Nurturing Thursday was started by Becca Givens and seeks to “give this planet a much needed shot of fun, support and positive energy.” Visit her site to find more Nurturing Thursday posts and a list of frequent contributors.

June 13, 2016 · Write a comment · Categories: Musings · Tags:

My husband and I rowed our double scull in a regatta over the weekend. This is only our fourth season since we learned to row, and we still have plenty of room for improvement. But, we were happy to come home with bronze medals from our race.
 

Two bronze rowing medals from Midwest Masters Sprints. 

It’s always fun to go to the regattas with our friends from the rowing club, and we like comparing how we do each year and seeing how we’re getting better. Whether or not we notice much change from one day to the next, regular practice always leads to improvement as time goes by. And of course, the most important thing is simply being open to new adventures!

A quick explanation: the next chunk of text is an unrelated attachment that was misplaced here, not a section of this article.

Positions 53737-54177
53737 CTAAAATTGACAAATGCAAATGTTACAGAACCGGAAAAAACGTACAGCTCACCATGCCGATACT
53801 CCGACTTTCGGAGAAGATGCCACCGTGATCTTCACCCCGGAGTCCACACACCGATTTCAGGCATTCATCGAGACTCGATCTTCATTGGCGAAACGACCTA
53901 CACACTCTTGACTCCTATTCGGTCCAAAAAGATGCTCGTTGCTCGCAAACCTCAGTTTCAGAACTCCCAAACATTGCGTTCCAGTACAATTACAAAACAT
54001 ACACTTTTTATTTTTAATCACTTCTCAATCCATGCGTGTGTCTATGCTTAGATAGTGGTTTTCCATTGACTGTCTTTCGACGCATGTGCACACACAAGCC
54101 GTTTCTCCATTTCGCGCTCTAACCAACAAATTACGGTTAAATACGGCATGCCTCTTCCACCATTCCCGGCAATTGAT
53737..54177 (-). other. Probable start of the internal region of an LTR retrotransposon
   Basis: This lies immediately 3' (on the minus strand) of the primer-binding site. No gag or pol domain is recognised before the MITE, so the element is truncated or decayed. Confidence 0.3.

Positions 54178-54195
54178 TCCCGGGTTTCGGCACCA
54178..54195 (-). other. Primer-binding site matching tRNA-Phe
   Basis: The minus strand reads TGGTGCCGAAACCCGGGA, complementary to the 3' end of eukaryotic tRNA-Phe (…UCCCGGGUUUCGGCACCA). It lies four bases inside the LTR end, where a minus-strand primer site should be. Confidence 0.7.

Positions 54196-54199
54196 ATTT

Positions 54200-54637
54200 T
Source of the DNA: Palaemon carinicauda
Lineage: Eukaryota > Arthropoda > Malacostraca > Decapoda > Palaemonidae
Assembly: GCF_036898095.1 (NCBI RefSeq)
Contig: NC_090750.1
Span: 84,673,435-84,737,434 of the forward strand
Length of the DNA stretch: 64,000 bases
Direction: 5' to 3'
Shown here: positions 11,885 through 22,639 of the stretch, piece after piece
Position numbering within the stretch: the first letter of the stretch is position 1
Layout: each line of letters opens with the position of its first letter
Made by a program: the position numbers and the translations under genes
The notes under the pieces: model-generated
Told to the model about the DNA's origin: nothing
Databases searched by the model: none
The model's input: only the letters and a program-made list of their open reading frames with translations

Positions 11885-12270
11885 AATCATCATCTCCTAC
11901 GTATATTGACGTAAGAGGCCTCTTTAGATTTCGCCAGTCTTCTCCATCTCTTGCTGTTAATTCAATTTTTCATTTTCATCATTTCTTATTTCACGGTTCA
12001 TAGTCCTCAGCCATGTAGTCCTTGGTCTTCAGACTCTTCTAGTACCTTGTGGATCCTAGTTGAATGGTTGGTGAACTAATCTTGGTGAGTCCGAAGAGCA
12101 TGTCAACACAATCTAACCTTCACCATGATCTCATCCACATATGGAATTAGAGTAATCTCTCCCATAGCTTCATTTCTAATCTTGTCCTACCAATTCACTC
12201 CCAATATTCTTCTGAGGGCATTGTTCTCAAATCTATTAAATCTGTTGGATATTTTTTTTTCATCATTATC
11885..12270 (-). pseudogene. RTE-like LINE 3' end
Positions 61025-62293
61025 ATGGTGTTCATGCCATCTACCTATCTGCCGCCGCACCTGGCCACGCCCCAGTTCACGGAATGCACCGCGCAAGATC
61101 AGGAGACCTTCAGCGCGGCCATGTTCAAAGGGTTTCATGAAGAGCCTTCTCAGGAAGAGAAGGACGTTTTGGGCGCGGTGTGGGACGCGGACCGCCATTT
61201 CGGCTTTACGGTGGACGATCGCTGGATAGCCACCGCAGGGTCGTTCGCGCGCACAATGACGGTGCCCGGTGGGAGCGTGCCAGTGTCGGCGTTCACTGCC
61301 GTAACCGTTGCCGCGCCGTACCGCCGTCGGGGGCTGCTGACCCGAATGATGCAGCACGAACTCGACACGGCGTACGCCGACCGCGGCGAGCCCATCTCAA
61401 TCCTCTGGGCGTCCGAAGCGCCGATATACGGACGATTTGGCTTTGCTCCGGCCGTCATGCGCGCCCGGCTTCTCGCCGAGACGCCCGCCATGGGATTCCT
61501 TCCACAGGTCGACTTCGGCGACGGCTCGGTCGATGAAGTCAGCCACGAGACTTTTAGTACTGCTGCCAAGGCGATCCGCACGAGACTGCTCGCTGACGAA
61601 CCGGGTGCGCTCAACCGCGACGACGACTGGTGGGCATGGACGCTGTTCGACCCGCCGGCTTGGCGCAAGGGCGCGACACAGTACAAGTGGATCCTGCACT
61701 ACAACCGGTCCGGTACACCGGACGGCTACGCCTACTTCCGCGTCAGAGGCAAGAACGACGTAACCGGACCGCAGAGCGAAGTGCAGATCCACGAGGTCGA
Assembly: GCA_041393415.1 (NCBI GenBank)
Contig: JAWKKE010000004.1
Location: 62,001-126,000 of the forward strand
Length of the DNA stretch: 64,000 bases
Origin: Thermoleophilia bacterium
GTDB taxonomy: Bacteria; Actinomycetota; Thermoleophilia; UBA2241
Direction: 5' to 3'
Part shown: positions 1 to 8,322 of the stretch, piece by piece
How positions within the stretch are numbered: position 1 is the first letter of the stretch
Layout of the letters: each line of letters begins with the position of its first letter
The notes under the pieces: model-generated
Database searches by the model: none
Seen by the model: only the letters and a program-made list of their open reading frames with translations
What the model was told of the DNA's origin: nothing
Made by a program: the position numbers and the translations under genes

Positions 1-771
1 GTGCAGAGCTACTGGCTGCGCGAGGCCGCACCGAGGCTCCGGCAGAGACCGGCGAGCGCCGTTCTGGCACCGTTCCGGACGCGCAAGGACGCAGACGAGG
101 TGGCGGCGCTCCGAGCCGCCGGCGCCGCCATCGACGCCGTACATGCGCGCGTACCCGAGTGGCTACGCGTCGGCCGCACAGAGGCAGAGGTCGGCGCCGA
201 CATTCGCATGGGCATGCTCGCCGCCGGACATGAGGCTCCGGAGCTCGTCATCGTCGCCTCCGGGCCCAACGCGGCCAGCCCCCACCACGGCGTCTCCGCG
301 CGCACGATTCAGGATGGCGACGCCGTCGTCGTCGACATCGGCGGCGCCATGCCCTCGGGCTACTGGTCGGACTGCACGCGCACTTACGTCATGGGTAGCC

* Good Things is a weekly series featuring the many unexpected joyful things that show up when clutter and stagnation have been cleared away. It’s meant as a reminder that life is always full of happy little surprises, when there’s enough space for them!

Often when people are too busy, it’s because they’ve gotten the idea that if they don’t do everything, then it won’t get done. Of course, that is not really true. It’s not all on us. Lots of things happen whether we’re involved or not. Most of us are nowhere near indispensable in our jobs and other obligations, however much we might like to think we are; and Mother Nature does as she pleases.